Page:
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The Envelopes, Please
Kelley King
December 15, 2003
With bowl season here, it's time to reveal our choices for the major awards—and a few awards of our own
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December 15, 2003

The Envelopes, Please

With bowl season here, it's time to reveal our choices for the major awards—and a few awards of our own

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From controversy to outstanding performances to surprises, this season had it all. As the BCS computers overheat, we give you our choices for the major awards, and throw in some categories of our own.

HEISMAN: Pittsburgh sophomore receiver Larry Fitzgerald stumbled in the Panthers' regular-season finale, catching only three passes in a 28-14 loss to Miami. But he was still the best player in the nation and had the statistics to back it up: 87 catches for 1,595 yards and an NCAA record of at least one touchdown reception in 18 consecutive games. That's why Fitzgerald gets the nod in a close race over Oklahoma quarterback Jason White.

DOAK WALKER (best running back): After rushing for just 26 yards in an early loss at Oregon, Michigan senior Chris Perry got stronger as the season wore on. Along with 1,589 rushing yards, Perry chipped in 42 catches.

OUTLAND (best interior lineman): Despite losing four starters from its offensive line, Iowa still produced a 1,000-yard rusher, thanks in (very) large part to 6'7", 320-pound senior tackle Robert Gallery, who also carries a 3.22 GPA in elementary education.

NAGURSKI (best defensive player): The most outstanding player on the nation's No. 2 defense, LSU senior tackle Chad Lavalais caused nightmares for opposing passers; he had 20 quarterback hurries and 15 tackles for loss.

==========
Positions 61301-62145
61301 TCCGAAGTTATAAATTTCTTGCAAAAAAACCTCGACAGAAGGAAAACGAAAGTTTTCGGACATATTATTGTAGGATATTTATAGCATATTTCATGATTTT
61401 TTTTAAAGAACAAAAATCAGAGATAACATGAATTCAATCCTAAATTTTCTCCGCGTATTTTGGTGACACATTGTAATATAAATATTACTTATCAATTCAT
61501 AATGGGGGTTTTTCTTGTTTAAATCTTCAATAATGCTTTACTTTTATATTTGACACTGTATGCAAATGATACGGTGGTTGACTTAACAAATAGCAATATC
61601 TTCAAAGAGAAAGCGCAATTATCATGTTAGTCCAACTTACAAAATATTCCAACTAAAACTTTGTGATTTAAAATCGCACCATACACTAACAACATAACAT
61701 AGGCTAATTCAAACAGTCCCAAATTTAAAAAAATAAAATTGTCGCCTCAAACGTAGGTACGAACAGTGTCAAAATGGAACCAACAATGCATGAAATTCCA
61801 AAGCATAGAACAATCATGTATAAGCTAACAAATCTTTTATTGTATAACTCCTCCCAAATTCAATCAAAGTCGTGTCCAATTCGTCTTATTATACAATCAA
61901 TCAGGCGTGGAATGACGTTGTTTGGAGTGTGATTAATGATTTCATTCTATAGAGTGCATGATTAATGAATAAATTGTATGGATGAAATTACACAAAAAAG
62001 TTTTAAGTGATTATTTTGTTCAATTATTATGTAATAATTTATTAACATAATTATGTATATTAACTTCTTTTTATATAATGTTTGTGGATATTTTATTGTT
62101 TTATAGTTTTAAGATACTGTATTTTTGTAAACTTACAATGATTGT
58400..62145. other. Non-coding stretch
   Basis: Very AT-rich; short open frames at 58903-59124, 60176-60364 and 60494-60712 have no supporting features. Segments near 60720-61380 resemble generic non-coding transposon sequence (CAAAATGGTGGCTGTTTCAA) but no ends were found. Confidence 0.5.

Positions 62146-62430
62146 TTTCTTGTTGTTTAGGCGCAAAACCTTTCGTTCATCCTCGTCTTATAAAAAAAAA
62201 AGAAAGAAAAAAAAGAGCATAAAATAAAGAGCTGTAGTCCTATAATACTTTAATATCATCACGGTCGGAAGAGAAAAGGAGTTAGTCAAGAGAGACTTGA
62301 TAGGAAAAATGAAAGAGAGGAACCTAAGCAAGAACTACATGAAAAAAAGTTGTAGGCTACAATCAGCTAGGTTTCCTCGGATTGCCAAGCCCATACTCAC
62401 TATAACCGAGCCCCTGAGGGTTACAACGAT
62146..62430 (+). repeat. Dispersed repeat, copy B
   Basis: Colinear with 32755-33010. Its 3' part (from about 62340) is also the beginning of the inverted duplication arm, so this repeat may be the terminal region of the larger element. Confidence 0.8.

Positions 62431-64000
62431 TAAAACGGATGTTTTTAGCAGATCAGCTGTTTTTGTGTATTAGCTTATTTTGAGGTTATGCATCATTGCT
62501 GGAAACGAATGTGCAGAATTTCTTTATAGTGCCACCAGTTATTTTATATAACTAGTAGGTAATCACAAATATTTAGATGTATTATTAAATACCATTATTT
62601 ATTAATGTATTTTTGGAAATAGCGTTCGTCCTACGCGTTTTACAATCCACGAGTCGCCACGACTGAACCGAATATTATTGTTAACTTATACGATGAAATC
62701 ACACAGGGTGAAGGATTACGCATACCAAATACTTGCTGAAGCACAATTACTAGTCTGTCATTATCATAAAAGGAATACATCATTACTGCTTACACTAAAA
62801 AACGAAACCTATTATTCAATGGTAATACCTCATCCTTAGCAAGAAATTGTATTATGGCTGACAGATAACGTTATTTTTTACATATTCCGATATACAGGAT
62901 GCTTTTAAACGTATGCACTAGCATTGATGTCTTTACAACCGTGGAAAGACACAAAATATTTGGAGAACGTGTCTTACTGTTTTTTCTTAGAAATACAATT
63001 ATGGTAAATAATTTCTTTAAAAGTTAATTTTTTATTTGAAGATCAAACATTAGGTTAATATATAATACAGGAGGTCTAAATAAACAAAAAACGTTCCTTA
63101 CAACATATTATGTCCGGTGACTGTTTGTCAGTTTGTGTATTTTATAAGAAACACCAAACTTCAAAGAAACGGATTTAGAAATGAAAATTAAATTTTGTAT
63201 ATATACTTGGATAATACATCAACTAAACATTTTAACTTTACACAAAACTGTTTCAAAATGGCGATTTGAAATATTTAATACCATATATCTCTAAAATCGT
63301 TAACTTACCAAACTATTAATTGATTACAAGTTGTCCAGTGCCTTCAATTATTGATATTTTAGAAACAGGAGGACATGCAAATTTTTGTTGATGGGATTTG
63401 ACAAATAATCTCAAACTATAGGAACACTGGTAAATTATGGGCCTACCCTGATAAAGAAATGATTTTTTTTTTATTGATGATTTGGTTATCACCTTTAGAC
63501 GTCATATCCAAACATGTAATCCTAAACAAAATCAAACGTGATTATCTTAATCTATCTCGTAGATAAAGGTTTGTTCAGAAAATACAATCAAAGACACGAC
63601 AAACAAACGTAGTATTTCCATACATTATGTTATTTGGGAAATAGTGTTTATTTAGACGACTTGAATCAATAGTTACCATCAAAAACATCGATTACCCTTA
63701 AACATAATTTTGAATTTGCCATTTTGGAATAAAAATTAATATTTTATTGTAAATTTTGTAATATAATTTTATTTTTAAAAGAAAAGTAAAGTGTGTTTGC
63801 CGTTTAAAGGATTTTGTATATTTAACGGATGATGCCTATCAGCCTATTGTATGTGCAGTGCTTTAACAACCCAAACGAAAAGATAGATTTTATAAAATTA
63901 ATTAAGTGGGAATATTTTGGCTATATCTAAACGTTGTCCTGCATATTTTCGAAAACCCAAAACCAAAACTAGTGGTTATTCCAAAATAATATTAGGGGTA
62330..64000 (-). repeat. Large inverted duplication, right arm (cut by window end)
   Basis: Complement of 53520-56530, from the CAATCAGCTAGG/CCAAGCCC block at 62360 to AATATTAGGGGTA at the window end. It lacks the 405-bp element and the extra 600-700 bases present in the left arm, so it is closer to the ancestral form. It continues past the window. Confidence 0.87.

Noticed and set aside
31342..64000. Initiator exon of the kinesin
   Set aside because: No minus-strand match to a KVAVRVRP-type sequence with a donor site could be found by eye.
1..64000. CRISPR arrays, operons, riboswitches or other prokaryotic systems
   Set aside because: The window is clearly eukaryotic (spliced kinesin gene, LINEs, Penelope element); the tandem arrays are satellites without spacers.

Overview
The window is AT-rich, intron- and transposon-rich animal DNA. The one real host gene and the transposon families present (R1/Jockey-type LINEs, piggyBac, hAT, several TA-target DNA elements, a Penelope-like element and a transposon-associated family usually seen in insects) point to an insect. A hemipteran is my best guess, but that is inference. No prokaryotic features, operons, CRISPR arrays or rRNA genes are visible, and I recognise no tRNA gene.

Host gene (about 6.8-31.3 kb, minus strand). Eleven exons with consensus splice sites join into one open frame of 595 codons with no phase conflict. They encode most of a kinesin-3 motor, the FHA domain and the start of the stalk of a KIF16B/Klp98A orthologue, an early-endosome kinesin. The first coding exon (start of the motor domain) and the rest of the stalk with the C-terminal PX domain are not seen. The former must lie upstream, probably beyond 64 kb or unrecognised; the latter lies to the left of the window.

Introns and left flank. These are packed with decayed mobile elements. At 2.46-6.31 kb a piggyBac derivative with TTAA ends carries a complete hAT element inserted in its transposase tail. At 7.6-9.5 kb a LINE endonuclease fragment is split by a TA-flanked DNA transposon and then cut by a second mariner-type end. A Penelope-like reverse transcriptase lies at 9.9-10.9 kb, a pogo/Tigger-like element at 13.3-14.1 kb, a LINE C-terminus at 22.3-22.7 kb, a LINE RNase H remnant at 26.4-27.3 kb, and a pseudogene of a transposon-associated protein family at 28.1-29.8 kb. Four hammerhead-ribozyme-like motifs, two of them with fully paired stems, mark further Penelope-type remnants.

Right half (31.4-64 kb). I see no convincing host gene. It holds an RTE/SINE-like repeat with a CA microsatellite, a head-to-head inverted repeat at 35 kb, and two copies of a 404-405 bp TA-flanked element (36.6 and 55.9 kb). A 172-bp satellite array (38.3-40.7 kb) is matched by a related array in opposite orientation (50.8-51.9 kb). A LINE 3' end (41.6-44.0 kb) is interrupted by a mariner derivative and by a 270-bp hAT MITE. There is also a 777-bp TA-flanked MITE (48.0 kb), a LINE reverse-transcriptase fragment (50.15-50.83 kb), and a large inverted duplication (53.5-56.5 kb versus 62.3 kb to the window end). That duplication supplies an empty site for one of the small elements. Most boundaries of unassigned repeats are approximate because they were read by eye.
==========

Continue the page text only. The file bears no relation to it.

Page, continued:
THORPE (best defensive back): Arguably the best athlete in the college game, Miami junior free safety Sean Taylor almost beat Florida State single-handedly. For the season he had nine interceptions (he returned three for TDs) and 73 tackles.

BUTKUS (best linebacker): Oklahoma senior Teddy Lehman finds his way into every play; this season he had 109 tackles, including 16 for loss, and an interception.

COACH OF THE YEAR: All LSU'S Nick Saban has done is lead his defensive-minded team to a 12-1 record, a spot in the national title game and a second SEC title in three years. And by cornering the market on Bayou-area talent, the program should only keep rising.

BEST ASSISTANT: What do Southern Cal sophomore quarterback Matt Leinart and his Heisman-winning predecessor, Carson Palmer, have in common? Offensive coordinator Norm Chow, whose dazzling game plans have enabled the Trojans to score 40 or more points eight times this season.

BEST COMEBACK: In changing his life, Michigan State senior quarterback Jeff Smoker helped lift his team. Smoker, who was sidelined by a substance-abuse problem in 2002, returned to lead the Spartans (4-8 last season) to an 8-4 record.

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